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ACLU claims dismissive behavior by Carnegie Mellon in Title IX complaint

Due to the university's dismissive response to a student's sexual assault complaint, the American Civil Liberties Union (ACLU) filed a Title IX complaint against Carnegie Mellon University on Thursday.

Title IX is a section of the Education Amendments of 1972 that prohibits any kind of gender discrimination in education.

The ACLU filed the complaint for a Carnegie Mellon student, identified by the pseudonym "Gabrielle," after the university allegedly failed to protect her from an abusive ex-girlfriend.

According to the student's testimony in an ACLU blog post, she dated her assailant for six months as a freshman, during which her “girlfriend became verbally and sexually abusive." She continued, "I was raped repeatedly and I began to live in fear.”

Gabrielle said in the post that, after the relationship ended, her abuser stalked, harassed, and intimidated her through violent outbursts. Although she did not want to talk about the “more gruesome details of what had happened,” Gabrielle confided in some faculty members about the offender's “verbal harassment and violent tendencies,” according to the post.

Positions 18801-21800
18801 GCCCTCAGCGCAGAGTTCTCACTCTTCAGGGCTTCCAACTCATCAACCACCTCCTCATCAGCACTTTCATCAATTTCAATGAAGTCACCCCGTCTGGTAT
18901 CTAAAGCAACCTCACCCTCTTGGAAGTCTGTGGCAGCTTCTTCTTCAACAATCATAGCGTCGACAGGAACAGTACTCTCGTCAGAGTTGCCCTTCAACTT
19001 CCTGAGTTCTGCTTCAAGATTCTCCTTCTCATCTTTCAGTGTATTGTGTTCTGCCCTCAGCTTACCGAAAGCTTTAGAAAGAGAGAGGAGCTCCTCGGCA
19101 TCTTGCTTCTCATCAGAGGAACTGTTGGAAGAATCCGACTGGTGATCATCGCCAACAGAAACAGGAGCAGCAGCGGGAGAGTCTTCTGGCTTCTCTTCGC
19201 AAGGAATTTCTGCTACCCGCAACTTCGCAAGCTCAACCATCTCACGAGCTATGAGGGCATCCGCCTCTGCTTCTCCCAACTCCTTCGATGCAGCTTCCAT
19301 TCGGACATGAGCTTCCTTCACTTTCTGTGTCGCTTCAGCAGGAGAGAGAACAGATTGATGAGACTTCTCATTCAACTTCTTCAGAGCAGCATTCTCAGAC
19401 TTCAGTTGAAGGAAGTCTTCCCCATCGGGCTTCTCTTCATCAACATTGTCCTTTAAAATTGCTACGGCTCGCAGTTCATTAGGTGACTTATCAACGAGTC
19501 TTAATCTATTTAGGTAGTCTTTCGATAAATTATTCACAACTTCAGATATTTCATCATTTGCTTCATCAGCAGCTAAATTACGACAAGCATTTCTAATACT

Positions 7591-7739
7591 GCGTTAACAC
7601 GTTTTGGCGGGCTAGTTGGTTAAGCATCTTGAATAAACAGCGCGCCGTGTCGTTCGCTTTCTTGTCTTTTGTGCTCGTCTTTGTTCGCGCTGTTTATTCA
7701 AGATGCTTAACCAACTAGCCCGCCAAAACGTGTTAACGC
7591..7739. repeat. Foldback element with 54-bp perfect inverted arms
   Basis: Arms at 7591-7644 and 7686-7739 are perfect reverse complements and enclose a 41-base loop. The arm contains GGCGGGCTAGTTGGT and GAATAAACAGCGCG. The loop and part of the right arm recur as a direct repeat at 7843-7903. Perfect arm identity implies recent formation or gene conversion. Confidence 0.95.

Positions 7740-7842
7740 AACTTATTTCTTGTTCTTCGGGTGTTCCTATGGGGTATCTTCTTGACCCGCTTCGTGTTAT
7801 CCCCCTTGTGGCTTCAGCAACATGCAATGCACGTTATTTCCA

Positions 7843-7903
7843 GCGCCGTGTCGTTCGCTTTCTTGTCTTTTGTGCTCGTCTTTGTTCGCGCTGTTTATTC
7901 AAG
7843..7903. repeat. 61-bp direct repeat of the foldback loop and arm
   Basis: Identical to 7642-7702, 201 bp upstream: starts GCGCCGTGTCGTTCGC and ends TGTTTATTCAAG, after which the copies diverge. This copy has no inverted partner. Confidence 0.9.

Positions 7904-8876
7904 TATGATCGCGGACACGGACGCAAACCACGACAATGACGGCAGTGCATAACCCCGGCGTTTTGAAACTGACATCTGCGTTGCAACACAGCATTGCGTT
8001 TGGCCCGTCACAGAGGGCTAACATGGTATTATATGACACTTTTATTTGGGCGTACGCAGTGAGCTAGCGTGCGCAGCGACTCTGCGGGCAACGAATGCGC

Gabrielle wrote that the faculty members organized a “No Contact Agreement” that mandated that the two students not come into contact outside of what was necessary for academics.

During her sophomore year, Gabrielle, who had been diagnosed with PTSD after her experience, moved off campus, but her ex-girlfriend subsequently moved into an apartment across the hall from hers, an act that intimidated Gabrielle according to the Title IX complaint.

Gabrielle wrote that she also continued to see her ex-girlfriend in almost all of her classes due to the intimate nature of their small academic program. Eventually, she filed a complaint through Carnegie Mellon’s community standards process; however, the process proved difficult.

"The campus police officer accused me of seeking revenge by making the report and questioned why I had been in the relationship if I was being so badly abused," Gabrielle wrote.

After a campus hearing and an appeal, Gabrielle’s ex-girlfriend was found guilty of sexual assault, but subsequent action included only a review of the existing No Contact Agreement and a counseling assessment. "[My ex-girlfriend's] consequences, however, were not expulsion or suspension, or anything else that would ensure my safety," Gabrielle wrote.